BRITS are using Bitcoin to buy tickets for huge illegal raves being held across the UK, Sun Online can reveal.
Our probe found gatherings – which breach coronavirus lockdown rules – are being heavily promoted via social media.
Known in the underground scene as ‘forest parties’, dates for events on July 31 and August 8 are currently being marketed.
One Instagram page brazenly shows hundreds of people gathered under a bridge at a previous rave.
The group, using the name London Rave Services, is selling tickets via private Facebook, Telegram, Instagram and WhatsApp groups.
Potential attendees are being directed to a WhatsApp channel for instructions on paying £5 with Bitcoin – a cryptocurrency favoured by hackers and organised criminals.
Ravers are told the fee for the July 31 event is to cover a range of services, including security patrols, cleaners, and a Covid-19 safety station offering hand sanitiser and face masks.
Paying customers are told to expect a direct message closer to the time of the event that will reveal its location.
Other ads on social media point to the return of a rave scene reminiscent of the mid-1980s with a series of unlicensed events at secret locations being advertised for September and beyond.
Illegal raves have been a nightmare for police during lockdown.
Last weekend cops broke up an “illegal rave” near Pantside, Newbridge.
Five cars were seized by cops as they descended on the unsuspecting ravers, and one person was arrested for possession of controlled drugs.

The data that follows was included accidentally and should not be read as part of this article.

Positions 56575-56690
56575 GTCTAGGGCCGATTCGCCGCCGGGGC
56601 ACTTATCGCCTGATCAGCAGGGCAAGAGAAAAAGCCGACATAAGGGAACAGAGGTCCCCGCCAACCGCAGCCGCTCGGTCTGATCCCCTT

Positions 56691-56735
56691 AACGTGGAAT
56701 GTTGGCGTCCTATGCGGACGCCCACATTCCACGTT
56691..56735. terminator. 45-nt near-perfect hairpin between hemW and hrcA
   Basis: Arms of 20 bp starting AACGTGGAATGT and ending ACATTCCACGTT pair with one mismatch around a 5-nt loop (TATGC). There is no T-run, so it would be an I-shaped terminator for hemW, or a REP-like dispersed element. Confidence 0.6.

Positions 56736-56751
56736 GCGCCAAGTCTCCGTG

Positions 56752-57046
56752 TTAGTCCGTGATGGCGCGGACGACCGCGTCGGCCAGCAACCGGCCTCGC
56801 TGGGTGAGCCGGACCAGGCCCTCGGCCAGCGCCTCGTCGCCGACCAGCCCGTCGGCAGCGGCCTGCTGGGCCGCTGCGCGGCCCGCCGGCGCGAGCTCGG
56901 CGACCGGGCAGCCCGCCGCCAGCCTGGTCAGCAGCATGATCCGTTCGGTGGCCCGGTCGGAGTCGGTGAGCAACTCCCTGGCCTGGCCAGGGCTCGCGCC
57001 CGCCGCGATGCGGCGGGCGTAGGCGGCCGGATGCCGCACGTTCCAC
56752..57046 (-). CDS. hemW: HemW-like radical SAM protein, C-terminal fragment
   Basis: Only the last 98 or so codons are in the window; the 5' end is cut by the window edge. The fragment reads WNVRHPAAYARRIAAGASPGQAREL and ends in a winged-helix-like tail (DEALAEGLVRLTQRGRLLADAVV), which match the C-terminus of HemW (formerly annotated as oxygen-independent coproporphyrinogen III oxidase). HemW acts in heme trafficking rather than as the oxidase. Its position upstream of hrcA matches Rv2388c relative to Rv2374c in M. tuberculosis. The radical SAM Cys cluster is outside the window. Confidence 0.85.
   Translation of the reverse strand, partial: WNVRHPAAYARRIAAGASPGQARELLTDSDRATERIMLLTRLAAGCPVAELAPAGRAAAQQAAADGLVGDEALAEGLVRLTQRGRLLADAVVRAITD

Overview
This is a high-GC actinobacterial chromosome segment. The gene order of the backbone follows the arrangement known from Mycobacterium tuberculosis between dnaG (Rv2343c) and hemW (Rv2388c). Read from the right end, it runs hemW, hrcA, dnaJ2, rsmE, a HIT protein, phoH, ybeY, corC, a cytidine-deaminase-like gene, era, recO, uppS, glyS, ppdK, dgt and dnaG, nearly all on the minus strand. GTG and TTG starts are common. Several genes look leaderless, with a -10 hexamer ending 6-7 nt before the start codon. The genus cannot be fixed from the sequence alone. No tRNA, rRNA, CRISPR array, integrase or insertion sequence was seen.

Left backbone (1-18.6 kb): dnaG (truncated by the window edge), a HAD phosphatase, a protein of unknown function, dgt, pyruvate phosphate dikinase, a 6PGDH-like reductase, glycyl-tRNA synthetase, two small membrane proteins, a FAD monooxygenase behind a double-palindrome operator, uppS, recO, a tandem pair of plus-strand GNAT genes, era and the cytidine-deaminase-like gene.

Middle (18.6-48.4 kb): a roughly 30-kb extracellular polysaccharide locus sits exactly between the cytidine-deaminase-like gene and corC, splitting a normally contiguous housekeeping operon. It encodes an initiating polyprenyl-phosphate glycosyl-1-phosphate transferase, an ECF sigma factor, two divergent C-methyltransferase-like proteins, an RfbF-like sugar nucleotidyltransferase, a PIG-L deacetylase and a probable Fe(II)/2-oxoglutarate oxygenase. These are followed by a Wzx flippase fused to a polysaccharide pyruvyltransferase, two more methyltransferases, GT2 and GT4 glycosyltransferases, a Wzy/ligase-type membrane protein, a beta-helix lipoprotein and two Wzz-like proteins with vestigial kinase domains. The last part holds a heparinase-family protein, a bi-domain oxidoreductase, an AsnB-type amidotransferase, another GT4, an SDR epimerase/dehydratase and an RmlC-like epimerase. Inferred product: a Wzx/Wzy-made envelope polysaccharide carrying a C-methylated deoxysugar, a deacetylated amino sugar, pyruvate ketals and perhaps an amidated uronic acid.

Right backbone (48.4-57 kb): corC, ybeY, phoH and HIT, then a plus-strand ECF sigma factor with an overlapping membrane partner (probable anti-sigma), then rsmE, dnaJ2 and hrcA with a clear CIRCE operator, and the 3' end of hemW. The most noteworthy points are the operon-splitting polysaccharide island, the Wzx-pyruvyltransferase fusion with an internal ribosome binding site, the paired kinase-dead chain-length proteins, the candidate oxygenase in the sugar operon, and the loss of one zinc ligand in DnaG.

Earlier this month police battled to shut down a wild illegal party in Bath for more than 15 hours.
Video clips showed 3,000 rowdy revellers crammed together at the rave at St Catherine, despite strict social distancing rules.
Residents from eight miles away and as far away as neighbouring city Bristol complained about the noise, with police dubbing the event “selfish” amid the ongoing pandemic.
Officers were also forced to shut down part of London as hundreds flocked to illegal raves in the capital.
Large areas of northeast London were placed under ‘dispersal orders’ as partygoers defied calls to stay home.
And a man in his 20s died from a suspected drug overdose following “quarantine raves” in Manchester, which also saw three people stabbed.
Last week Facebook came under pressure from police to remove pages organising illegal raves on its website.
Officers fear Britain is facing a summer of illicit parties as young people fed up with lockdown and unable to go to clubs or festivals attend underground events.
But police warn they do not have “a standing army” to stop them once they have started and called on social media giants to stop organisers advertising.
Facebook hosts a number of “rave networks” and “free party” groups, connecting users and allowing them to share the location of the events.
Areas including London, Manchester, Leeds, Staffordshire and Bristol have seen illegal parties this summer, often with the location communicated at the last minute via secret WhatsApp or Snapchat groups to avoid detection.
Ken Marsh, the chairman of the Metropolitan Police Federation, called for the online groups to be closed down at source.
He said: “The social media companies should be taking action to stop that being circulated because they are allowing by proxy the law to be broken.”